EDITORIAL – Calm heads needed in row over wildfire evacuation order

Tl’etinqox First National firefighting crew gathers. (Image: Pam Alphonse-Facebook)

An Armchair Mayor editorial by Mel Rothenburger.

IF AN RCMP officer knocked on your door and told you to evacuate your home due to an approaching wildfire, what would you do?

Most of us would get out as fast as we could.

But, as it turns out, an evacuation order isn’t really an order; it’s just a very strong suggestion. They’re issued only reluctantly and under dire circumstances, but if you decide to stay in your home, you won’t be charged with anything.

That’s come to light as people have been asking questions of authorities in the wake of the current wildfire crisis. And another detail of evacuation orders — an exception to the rule — has made the headlines in the last couple of days.

Under the Child, Family and Community Service Act, authorities can remove children for their own safety even when their parents refuse to leave.

This has suddenly brought one B.C. First Nation into a threatening confrontation with police. The Tl’etinqox First Nation west of Williams Lake is under an evacuation order but 300 members have stayed behind to fight the fires.

Chief Joe Alphonse says RCMP have threatened to remove children from the reserve, and he says that’s not going to happen. He’s quoted as saying the band might throw up roadblocks to keep out police and if that doesn’t work, police might have to “start dodging bullets.”

Another indication of just how tense the situation is getting came Wednesday while Alphonse was being interviewed by CBC Radio about the situation and was asked about the issue of the children.

Alphonse railed against the radio host, saying his attitude was similar to those who took First Nations children away from their parents and put them in residential schools.

It was an entirely exaggerated and inappropriate thing to say but, to the radio guy’s credit, he calmly pointed out that he was simply asking a question based on the concerns of police and the provincial government.

The situation is a delicate one. Nobody needs an armed standoff in the middle of a province wide wildfire crisis. Both sides need to back off and calm down.

Alphonse should tone down his language, and police and government — as worried as they might be about the kids — have little choice but to let the band decide, and to be ready to extricate everyone who stays behind if it becomes necessary.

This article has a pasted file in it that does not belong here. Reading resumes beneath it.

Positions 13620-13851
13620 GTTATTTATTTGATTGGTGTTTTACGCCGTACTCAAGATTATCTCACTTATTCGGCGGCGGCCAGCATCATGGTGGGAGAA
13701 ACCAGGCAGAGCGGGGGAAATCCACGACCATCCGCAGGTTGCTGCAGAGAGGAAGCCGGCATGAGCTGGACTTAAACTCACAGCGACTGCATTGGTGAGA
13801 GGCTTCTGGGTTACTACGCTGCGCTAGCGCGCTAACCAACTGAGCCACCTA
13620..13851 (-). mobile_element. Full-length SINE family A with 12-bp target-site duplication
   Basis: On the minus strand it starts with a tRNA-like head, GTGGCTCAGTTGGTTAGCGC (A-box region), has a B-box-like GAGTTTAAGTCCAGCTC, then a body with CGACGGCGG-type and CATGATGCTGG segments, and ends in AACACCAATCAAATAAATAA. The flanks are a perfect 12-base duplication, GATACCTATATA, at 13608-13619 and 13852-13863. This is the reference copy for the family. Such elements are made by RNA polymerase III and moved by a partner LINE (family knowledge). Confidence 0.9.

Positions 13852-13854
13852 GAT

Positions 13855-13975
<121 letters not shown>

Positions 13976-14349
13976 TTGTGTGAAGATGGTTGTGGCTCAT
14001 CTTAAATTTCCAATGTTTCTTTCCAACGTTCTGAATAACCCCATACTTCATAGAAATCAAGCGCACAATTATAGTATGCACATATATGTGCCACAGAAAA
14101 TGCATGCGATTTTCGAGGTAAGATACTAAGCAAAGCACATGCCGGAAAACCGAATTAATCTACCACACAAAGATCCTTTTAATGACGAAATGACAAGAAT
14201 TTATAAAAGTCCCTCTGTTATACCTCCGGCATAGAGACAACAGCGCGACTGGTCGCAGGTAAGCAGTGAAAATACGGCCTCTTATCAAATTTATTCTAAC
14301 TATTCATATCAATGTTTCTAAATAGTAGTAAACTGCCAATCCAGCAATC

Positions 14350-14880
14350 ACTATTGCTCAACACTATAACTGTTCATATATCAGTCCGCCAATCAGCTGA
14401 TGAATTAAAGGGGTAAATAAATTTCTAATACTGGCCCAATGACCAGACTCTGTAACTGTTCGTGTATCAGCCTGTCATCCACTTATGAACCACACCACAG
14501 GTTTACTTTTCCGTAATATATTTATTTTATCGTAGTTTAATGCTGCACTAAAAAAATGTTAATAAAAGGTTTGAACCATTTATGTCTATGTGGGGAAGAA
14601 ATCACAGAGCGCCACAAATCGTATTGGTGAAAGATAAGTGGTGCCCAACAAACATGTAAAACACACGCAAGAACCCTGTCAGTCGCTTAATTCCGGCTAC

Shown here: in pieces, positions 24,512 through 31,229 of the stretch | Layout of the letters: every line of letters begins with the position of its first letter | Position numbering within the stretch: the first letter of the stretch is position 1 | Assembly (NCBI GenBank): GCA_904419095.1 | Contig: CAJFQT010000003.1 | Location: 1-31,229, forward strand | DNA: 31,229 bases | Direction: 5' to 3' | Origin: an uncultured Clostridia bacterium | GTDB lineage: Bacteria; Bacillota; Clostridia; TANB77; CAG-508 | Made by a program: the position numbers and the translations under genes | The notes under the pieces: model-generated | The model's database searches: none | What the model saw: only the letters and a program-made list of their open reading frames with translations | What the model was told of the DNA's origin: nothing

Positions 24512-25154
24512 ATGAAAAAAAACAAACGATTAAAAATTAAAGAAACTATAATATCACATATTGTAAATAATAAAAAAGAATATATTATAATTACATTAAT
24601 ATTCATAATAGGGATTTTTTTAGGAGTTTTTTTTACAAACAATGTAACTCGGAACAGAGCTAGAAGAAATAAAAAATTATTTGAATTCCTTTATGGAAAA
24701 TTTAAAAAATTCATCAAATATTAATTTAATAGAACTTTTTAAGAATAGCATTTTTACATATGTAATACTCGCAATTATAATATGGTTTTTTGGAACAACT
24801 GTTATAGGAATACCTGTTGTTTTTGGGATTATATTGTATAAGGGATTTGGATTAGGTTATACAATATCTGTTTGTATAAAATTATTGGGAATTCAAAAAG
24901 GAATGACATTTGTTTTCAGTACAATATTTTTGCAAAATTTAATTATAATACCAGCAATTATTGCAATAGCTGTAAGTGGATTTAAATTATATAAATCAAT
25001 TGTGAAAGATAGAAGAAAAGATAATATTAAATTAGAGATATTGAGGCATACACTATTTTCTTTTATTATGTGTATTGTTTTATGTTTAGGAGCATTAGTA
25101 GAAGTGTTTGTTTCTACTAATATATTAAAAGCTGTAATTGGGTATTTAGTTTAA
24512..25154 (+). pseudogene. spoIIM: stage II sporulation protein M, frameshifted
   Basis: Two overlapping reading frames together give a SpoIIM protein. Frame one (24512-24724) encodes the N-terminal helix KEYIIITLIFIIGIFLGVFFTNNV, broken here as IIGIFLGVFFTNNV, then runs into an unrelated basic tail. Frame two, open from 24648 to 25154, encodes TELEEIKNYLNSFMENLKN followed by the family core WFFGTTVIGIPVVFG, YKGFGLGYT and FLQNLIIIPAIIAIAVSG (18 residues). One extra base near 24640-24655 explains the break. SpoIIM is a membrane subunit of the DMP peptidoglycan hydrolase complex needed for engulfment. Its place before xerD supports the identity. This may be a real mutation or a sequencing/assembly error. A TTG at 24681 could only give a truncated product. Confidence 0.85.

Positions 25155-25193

Mel Rothenburger is a former mayor of Kamloops, former school board chair, former editor of The Kamloops Daily News, and a current director on the Thompson-Nicola Regional District board. His editorials are published regularly on CFJC Today and he appears Wednesdays on the CFJC-TV evening news. Contact him at


About Mel Rothenburger (6398 Articles) is a forum about Kamloops and the world. It has more than one million views. Mel Rothenburger is the former Editor of The Daily News in Kamloops, B.C. (retiring in 2012), and past mayor of Kamloops (1999-2005). At he is the publisher, editor, news editor, city editor, reporter, webmaster, and just about anything else you can think of. He is grateful for the contributions of several local columnists. This blog doesn't require a subscription but gratefully accepts donations to help defray costs.

6 Comments on EDITORIAL – Calm heads needed in row over wildfire evacuation order

  1. Colleen MacKenzie // July 14, 2017 at 3:39 PM // Reply

    RCMP Staff Sgt. Annie Linteau said in a statement Wednesday, “as far as the comments made by Chief Alphonse, we do not believe the comments made are reflective of the recent and continued meetings and conversations we have had with the chief.”

    View image on Twitter

  2. To suggest that someone might be dodging bullets is just assinine if not criminal And to draw a comparison between this situation and the residential schools is ridiculous and petty. I have lost all respect for this man. The authorities need to walk away, and everyone needs to hope that things don’t go South for the band.

  3. tony brumell // July 13, 2017 at 11:20 AM // Reply

    I always liked chief Alphonse.GO JOE GO!!!

    • For someone to think their children are being taken away is not an issue here, it is for the safety of the first nations children and or all children. This would probably change once the fires settle down and the children could go home. It would also give the people fighting the fires
      less to worry about while they stayed behind and tried to save their homes and village.

      • tony brumell // July 16, 2017 at 4:38 PM //

        I’m sorry that you or anyone would say something as ignorant as this statement. The unsolicited removal of the children IS the issue .It is not the decision of anyone but the chief and council and band members to say where their children go and when.To suggest that they would endanger the young ones is blind.
        For you to use the word “probably” is at the root of the historical problem and folks with your patronizing attitude are a perterbation .It’s time to stop the paternalistic attitudes.
        I do not speak on anyones behalf except my own.

  4. Band members are staying behind to fight the fires…that is what I would do.
    Band members leery of police and government…that is what I would do.
    And the CBC interviewer should’ve sensed the difficulty of the moment facing the chief and should’ve offer to help…that is what I would do.

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